Archive a filesystem
The dd command is used to archive a filesystem at a very low level. You can use this command to create a representation of a CD-ROM that you can store on your hard disk or back up a filesystem that Linux can’t understand. The dd command is a good way to create exact backups of entire partitions, but there is one serious problem: dd backs up the entire partition, including any empty space. This means that a 20 GB partition that holds just 300 MB of data will require 20 GB of storage space.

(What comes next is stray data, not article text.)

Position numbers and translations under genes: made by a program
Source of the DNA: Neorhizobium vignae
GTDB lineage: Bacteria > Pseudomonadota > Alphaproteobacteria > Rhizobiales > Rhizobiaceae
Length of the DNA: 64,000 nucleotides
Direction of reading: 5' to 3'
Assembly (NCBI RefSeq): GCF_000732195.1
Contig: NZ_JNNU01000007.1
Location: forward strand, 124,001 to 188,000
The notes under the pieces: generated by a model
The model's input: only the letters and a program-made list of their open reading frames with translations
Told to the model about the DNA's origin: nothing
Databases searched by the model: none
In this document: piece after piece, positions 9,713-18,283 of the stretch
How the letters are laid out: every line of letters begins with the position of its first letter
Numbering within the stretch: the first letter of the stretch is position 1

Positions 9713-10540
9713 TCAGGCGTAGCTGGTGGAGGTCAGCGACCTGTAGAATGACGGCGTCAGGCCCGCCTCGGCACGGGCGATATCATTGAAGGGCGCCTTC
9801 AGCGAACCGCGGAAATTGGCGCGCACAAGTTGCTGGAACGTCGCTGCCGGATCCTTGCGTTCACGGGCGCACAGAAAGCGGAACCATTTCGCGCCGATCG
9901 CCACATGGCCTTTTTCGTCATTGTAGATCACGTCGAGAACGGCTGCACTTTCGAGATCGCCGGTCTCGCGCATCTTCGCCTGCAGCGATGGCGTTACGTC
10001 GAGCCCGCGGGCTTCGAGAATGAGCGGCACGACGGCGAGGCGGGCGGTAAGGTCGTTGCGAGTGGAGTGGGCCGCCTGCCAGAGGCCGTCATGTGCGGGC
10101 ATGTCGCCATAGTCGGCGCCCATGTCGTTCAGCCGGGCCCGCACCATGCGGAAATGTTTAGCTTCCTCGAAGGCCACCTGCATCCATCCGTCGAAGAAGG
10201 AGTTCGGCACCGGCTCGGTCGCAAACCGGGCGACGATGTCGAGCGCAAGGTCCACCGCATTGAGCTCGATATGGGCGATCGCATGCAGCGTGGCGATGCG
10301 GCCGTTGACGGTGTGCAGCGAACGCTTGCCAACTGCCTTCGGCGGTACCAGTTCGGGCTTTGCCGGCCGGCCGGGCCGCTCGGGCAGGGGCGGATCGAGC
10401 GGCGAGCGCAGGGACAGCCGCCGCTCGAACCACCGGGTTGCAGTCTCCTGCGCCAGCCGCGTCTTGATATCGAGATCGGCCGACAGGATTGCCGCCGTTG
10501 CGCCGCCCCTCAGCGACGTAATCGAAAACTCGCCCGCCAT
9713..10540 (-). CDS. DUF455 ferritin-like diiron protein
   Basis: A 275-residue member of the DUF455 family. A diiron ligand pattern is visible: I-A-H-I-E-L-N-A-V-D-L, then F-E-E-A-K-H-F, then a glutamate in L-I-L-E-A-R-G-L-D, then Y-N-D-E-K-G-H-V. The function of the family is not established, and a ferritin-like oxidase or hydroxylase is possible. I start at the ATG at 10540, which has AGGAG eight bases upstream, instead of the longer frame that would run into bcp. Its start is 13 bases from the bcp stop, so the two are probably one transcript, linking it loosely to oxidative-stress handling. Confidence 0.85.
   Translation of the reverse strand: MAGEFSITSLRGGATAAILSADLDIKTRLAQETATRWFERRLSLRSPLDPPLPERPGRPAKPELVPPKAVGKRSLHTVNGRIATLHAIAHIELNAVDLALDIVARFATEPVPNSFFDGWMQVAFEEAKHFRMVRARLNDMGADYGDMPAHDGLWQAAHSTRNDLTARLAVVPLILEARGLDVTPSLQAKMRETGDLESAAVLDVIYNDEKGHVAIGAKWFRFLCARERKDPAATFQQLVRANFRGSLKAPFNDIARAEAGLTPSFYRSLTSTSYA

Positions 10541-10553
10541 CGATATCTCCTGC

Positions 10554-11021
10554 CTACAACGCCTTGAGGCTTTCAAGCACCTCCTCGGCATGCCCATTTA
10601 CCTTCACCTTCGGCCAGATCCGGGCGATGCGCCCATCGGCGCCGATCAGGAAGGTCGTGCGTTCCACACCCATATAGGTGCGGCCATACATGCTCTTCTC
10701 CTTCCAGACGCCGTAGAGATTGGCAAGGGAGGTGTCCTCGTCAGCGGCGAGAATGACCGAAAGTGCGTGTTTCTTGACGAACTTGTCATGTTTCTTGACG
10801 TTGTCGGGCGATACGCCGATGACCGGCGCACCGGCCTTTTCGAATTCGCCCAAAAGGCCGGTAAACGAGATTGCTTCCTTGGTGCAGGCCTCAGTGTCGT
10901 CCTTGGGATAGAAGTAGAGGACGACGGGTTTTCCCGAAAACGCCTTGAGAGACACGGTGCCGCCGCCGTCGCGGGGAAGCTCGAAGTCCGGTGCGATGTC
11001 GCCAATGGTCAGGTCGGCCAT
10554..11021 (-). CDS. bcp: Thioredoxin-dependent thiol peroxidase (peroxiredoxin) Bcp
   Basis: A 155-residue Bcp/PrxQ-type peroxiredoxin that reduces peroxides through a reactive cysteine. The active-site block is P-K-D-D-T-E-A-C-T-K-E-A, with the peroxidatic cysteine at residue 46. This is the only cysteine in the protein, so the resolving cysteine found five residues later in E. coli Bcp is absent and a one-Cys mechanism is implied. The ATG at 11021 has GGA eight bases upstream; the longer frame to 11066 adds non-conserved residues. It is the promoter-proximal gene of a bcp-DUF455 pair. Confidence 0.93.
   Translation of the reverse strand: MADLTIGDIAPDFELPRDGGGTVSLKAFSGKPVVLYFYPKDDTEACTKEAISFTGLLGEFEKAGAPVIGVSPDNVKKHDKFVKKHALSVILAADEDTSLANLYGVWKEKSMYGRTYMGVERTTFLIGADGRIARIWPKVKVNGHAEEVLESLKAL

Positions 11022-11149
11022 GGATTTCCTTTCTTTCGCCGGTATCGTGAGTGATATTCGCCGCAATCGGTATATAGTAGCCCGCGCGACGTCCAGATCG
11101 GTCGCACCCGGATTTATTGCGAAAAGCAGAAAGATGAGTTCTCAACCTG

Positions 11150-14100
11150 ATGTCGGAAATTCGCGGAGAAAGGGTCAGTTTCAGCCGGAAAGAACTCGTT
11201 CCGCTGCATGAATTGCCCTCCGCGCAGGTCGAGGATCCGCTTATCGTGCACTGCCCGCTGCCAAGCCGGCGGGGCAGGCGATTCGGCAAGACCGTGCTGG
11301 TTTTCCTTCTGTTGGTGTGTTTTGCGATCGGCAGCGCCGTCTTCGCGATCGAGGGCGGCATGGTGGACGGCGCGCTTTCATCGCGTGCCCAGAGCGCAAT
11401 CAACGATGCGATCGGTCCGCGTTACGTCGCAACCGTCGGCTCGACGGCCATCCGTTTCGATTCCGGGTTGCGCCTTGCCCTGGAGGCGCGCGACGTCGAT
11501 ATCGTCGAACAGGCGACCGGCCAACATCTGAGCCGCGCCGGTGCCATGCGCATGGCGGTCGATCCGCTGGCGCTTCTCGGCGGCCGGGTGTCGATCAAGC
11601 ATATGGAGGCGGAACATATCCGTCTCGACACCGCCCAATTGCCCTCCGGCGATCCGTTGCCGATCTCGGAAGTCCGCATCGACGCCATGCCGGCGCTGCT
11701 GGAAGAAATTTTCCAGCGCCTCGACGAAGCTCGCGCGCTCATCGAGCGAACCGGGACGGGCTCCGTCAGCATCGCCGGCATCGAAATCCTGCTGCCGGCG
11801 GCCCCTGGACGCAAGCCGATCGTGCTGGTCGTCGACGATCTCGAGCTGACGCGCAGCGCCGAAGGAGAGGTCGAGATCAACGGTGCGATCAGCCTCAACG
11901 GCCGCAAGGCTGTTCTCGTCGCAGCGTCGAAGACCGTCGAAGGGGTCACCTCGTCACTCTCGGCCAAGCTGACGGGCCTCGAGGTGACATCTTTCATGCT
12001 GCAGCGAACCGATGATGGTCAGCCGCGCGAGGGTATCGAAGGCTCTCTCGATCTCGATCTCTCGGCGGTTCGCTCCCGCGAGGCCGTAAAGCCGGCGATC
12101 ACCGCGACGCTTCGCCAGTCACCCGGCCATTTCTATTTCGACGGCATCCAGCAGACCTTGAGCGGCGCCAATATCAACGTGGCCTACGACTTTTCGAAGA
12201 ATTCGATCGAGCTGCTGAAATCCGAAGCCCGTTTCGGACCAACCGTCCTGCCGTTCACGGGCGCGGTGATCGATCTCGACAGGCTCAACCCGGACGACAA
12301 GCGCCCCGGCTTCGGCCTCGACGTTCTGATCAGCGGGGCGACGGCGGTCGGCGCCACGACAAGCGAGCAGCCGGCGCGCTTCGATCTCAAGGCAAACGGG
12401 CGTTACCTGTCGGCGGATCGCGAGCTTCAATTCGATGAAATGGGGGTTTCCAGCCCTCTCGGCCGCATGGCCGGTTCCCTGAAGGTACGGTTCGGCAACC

This command is useful when you need to create multiple identical Linux installations. You can use dd to copy a working installation to multiple computers, as long as they have hard disks the same size.
To use dd, you must specify the input and output files. The input and output files are passed with the if=file and of=file options. For example, to copy the /dev/sdc1 disk partition to the /sdc1_content file, we can use the following command:
To restore the content of the /sdc1_content file to the /dev/sdc1 partition, we can just swap the if and of options: